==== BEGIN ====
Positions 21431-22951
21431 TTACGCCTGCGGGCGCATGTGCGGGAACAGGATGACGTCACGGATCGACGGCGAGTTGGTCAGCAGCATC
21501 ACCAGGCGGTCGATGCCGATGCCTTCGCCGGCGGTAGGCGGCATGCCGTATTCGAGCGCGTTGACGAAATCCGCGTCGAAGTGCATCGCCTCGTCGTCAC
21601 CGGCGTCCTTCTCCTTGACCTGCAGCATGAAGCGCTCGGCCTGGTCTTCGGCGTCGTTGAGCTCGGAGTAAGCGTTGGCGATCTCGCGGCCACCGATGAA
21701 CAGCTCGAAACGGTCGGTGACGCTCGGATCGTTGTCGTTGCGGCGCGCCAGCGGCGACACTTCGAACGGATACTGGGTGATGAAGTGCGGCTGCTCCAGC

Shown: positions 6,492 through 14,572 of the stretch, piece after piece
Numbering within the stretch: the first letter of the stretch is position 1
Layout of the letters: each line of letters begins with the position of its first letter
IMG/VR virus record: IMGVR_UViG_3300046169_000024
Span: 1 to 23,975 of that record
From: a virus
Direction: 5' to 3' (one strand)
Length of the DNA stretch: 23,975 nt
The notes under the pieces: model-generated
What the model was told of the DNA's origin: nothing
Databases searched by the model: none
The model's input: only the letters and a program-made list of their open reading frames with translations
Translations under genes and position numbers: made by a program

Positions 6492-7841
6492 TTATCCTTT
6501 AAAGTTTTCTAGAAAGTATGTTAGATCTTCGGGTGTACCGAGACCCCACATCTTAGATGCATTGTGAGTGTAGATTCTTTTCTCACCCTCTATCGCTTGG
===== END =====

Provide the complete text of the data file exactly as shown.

Positions 21431-22951
21431 TTACGCCTGCGGGCGCATGTGCGGGAACAGGATGACGTCACGGATCGACGGCGAGTTGGTCAGCAGCATC
21501 ACCAGGCGGTCGATGCCGATGCCTTCGCCGGCGGTAGGCGGCATGCCGTATTCGAGCGCGTTGACGAAATCCGCGTCGAAGTGCATCGCCTCGTCGTCAC
21601 CGGCGTCCTTCTCCTTGACCTGCAGCATGAAGCGCTCGGCCTGGTCTTCGGCGTCGTTGAGCTCGGAGTAAGCGTTGGCGATCTCGCGGCCACCGATGAA
21701 CAGCTCGAAACGGTCGGTGACGCTCGGATCGTTGTCGTTGCGGCGCGCCAGCGGCGACACTTCGAACGGATACTGGGTGATGAAGTGCGGCTGCTCCAGC

Shown: positions 6,492 through 14,572 of the stretch, piece after piece
Numbering within the stretch: the first letter of the stretch is position 1
Layout of the letters: each line of letters begins with the position of its first letter
IMG/VR virus record: IMGVR_UViG_3300046169_000024
Span: 1 to 23,975 of that record
From: a virus
Direction: 5' to 3' (one strand)
Length of the DNA stretch: 23,975 nt
The notes under the pieces: model-generated
What the model was told of the DNA's origin: nothing
Databases searched by the model: none
The model's input: only the letters and a program-made list of their open reading frames with translations
Translations under genes and position numbers: made by a program

Positions 6492-7841
6492 TTATCCTTT
6501 AAAGTTTTCTAGAAAGTATGTTAGATCTTCGGGTGTACCGAGACCCCACATCTTAGATGCATTGTGAGTGTAGATTCTTTTCTCACCCTCTATCGCTTGG